32. Chwalinski S, Potten C (1989) Crypt base columnar cells in ileum of bdf1 male mice-their numbers and some features of their proliferation. Am J Anat 186: 397Google Scholar
  33. Clevers H, Battle E (2006) Ephb/ephrinb receptors and wnt signaling in colorectal cancer. Cancer Res 66: 2–5Google Scholar
  34. Coussens L, Werb Z (2002) Inflammation and cancer. Nature 420: 860–867Google Scholar
  35. Crosnier C, Stamataki D, Lewis J (2006) Organizing cell renewal in the intestine: stem cells, signals and combinatorial control. Nat Rev Genet 7: 349–359Google Scholar
  36. Cuellar AA, Lloyd CM, Nielsen PF, Bullivant DP, Nickerson DP, Hunter PJ (2003) An overview of CellML 1.1, a biological mdel description language. Simulation Trans Soc for Model Simul Int 79(12): 740–747Google Scholar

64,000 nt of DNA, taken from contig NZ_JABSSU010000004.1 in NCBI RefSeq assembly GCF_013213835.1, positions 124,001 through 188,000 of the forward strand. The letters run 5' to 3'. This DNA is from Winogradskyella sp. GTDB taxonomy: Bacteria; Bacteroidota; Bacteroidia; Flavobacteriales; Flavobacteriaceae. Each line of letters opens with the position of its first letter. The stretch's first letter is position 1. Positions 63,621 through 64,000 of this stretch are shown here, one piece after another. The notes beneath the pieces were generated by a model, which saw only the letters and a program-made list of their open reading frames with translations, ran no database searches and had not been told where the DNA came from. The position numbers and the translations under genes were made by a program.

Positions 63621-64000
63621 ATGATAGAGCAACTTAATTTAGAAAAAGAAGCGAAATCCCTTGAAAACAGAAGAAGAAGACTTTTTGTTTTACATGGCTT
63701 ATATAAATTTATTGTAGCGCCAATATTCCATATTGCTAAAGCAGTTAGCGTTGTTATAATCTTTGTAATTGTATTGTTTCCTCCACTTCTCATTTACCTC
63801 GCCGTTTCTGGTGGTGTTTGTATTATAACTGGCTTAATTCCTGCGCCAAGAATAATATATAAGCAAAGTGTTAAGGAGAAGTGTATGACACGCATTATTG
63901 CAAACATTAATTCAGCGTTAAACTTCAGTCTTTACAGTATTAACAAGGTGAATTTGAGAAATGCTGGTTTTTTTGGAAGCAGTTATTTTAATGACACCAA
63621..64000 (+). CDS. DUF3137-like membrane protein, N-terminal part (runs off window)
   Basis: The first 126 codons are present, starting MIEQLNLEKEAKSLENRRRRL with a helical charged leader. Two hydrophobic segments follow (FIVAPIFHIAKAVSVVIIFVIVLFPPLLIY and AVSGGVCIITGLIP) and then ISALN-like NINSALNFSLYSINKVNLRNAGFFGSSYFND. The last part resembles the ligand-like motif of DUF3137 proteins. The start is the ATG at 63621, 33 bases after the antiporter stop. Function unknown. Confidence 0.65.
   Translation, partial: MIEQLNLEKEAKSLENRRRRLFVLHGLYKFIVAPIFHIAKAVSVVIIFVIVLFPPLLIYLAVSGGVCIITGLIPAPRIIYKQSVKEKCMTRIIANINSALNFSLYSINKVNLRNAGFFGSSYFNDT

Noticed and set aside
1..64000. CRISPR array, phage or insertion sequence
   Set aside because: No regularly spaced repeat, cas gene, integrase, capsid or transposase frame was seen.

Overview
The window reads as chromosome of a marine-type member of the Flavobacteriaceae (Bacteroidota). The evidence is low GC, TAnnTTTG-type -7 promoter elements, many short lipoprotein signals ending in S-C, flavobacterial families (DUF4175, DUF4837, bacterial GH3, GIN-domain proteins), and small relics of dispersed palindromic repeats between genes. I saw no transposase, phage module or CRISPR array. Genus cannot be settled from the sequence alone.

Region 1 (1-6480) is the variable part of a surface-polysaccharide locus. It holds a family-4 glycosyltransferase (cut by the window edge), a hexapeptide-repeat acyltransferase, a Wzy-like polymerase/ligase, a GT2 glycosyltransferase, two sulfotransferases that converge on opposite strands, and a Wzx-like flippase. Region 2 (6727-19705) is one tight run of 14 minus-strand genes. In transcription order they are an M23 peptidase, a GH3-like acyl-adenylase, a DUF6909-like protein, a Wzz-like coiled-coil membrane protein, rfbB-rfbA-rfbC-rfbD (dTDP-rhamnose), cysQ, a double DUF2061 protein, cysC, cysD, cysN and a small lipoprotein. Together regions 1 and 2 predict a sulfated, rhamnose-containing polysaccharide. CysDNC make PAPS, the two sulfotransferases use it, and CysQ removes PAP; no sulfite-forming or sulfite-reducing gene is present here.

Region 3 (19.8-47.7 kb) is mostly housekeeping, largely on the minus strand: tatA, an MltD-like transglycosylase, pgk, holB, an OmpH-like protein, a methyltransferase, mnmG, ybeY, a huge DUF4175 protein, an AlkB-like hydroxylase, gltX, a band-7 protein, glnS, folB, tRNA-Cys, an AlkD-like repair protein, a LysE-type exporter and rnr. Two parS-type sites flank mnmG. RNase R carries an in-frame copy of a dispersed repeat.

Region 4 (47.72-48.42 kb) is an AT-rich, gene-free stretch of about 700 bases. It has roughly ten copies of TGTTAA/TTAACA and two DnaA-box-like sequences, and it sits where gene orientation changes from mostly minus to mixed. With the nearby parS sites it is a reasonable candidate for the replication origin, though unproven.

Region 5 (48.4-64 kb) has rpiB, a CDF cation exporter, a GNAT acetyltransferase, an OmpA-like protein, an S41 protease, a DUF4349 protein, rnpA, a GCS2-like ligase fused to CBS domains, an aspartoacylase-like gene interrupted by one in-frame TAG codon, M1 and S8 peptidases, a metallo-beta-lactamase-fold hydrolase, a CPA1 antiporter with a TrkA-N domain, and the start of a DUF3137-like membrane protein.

37. Dada JO, Spasić I, Paton NW, Mendes P (2010) SBRML: a markup language for associating systems biology data with models. Bioinformatics 26(7): 932–938Google Scholar
  38. Damiani C, Serra R, Villani M, Kauffman S, Colacci A (2011) Cell–cell interaction and diversity of emergent behaviours. IET Syst Biol 5(2): 137–144Google Scholar
  39. Davidson E et al (2002) A genomic regulatory network for development. Science 295: 1669Google Scholar
  40. Deroanne C, Vouret-Craviari V, Wang B, Pouysségur J (2003) Ephrina1 inactivates integrin-mediated vascular smooth muscle cell spreading via the rac/pak pathway. J Cell Sci 116: 1367–1376Google Scholar
  41. Di Garbo A, Johnston MD, Chapman SJ, Maini PK (2010) Variable renewal rate and growth properties of cell populations in colon crypts. Phys Rev E 81(6): 061909. doi: 10.1103/PhysRevE.81.061909 Google Scholar
  42. D’Onofrio A, Tomlinson I (2007) A nonlinear mathematical model of cell turnover, differentiation and tumorigenesis in the intestinal crypt. J Theor Biol 244: 367–374MathSciNetGoogle Scholar
  43. Dover R, Potten C (1988) Heteogeneity and cell cycle analyses from time-lapse studes of human keratinocytes in vitro. J Cell Sci 89: 359–364Google Scholar
  44. Drasdo D (2000) Buckling instabilities in one-layered growing tissues. Phys Rev Lett 84(19): 4244–4247Google Scholar